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      Short Chain Fatty Acids in the Colon and Peripheral Tissues: A Focus on Butyrate, Colon Cancer, Obesity and Insulin Resistance

      review-article
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      Nutrients
      MDPI
      butyrate, short chain fatty acids, obesity, type 2 diabetes

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          Abstract

          Increased dietary fiber consumption has been associated with many beneficial effects, including amelioration of obesity and insulin resistance. These effects may be due to the increased production of short chain fatty acids, including propionate, acetate and butyrate, during fermentation of the dietary fiber in the colon. Indeed, oral and dietary supplementation of butyrate alone has been shown to prevent high fat-diet induced obesity and insulin resistance. This review focuses on sources of short chain fatty acids, with emphasis on sources of butyrate, mechanisms of fiber and butyrate metabolism in the gut and its protective effects on colon cancer and the peripheral effects of butyrate supplementation in peripheral tissues in the prevention and reversal of obesity and insulin resistance.

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          On the origin of cancer cells.

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            Short-chain fatty acids and human colonic function: roles of resistant starch and nonstarch polysaccharides.

            Resistant starch (RS) is starch and products of its small intestinal digestion that enter the large bowel. It occurs for various reasons including chemical structure, cooking of food, chemical modification, and food mastication. Human colonic bacteria ferment RS and nonstarch polysaccharides (NSP; major components of dietary fiber) to short-chain fatty acids (SCFA), mainly acetate, propionate, and butyrate. SCFA stimulate colonic blood flow and fluid and electrolyte uptake. Butyrate is a preferred substrate for colonocytes and appears to promote a normal phenotype in these cells. Fermentation of some RS types favors butyrate production. Measurement of colonic fermentation in humans is difficult, and indirect measures (e.g., fecal samples) or animal models have been used. Of the latter, rodents appear to be of limited value, and pigs or dogs are preferable. RS is less effective than NSP in stool bulking, but epidemiological data suggest that it is more protective against colorectal cancer, possibly via butyrate. RS is a prebiotic, but knowledge of its other interactions with the microflora is limited. The contribution of RS to fermentation and colonic physiology seems to be greater than that of NSP. However, the lack of a generally accepted analytical procedure that accommodates the major influences on RS means this is yet to be established.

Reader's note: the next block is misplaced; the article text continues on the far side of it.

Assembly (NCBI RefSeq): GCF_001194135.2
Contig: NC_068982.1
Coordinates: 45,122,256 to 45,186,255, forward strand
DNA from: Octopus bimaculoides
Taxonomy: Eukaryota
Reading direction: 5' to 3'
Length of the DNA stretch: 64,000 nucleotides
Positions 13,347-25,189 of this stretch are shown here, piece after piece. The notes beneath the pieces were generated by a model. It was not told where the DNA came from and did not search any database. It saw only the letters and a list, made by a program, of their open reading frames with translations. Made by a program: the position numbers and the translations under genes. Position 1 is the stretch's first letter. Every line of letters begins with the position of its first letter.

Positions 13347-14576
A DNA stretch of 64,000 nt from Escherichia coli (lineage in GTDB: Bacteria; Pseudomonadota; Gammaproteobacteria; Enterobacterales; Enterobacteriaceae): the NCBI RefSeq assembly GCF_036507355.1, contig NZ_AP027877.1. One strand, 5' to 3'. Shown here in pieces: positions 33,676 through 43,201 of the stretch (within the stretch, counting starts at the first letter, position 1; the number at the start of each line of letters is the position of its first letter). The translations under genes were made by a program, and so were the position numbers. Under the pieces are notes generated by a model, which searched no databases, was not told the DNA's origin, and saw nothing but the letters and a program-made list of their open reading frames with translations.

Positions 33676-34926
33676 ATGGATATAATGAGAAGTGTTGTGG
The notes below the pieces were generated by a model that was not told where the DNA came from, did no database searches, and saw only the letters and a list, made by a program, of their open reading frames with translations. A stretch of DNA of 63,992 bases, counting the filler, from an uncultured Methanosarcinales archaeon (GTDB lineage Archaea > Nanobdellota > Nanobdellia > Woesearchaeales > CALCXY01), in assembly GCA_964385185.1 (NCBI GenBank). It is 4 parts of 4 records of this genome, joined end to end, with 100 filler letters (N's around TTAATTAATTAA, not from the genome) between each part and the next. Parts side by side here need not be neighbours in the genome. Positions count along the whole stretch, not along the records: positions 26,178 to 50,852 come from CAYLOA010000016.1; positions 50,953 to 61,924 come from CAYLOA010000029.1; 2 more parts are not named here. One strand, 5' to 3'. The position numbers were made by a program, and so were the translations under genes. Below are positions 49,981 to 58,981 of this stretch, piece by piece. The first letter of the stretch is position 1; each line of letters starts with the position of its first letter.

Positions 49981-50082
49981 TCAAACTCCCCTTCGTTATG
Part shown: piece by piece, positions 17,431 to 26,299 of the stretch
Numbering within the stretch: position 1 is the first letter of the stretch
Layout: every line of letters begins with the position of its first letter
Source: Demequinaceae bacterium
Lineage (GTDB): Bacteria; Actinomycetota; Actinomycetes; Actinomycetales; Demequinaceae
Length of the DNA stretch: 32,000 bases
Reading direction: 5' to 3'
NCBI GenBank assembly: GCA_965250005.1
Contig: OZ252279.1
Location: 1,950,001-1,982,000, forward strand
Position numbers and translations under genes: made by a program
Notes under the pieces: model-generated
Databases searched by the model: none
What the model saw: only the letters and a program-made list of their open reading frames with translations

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              Intestinal Short Chain Fatty Acids and their Link with Diet and Human Health

              The colon is inhabited by a dense population of microorganisms, the so-called “gut microbiota,” able to ferment carbohydrates and proteins that escape absorption in the small intestine during digestion. This microbiota produces a wide range of metabolites, including short chain fatty acids (SCFA). These compounds are absorbed in the large bowel and are defined as 1-6 carbon volatile fatty acids which can present straight or branched-chain conformation. Their production is influenced by the pattern of food intake and diet-mediated changes in the gut microbiota. SCFA have distinct physiological effects: they contribute to shaping the gut environment, influence the physiology of the colon, they can be used as energy sources by host cells and the intestinal microbiota and they also participate in different host-signaling mechanisms. We summarize the current knowledge about the production of SCFA, including bacterial cross-feedings interactions, and the biological properties of these metabolites with impact on the human health.
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                Author and article information

                Journal
                Nutrients
                Nutrients
                nutrients
                Nutrients
                MDPI
                2072-6643
                12 December 2017
                December 2017
                : 9
                : 12
                : 1348
                Affiliations
                Department of Nutrition Science, Purdue University, West Lafayette, IN 47907, USA; smcnabne@ 123456purdue.edu
                Author notes
                [* ]Correspondence: thenagan@ 123456purdue.edu ; Tel.: +1-765-494-4536
                Author information
                https://orcid.org/0000-0001-5314-0128
                Article
                nutrients-09-01348
                10.3390/nu9121348
                5748798
                29231905
                dc6c8374-2164-4e3d-9713-b2b87c7d4acf
                © 2017 by the authors.

                Licensee MDPI, Basel, Switzerland. This article is an open access article distributed under the terms and conditions of the Creative Commons Attribution (CC BY) license ( http://creativecommons.org/licenses/by/4.0/).

                History
                : 19 October 2017
                : 05 December 2017
                Categories
                Review

                Nutrition & Dietetics
                butyrate,short chain fatty acids,obesity,type 2 diabetes
                Nutrition & Dietetics
                butyrate, short chain fatty acids, obesity, type 2 diabetes

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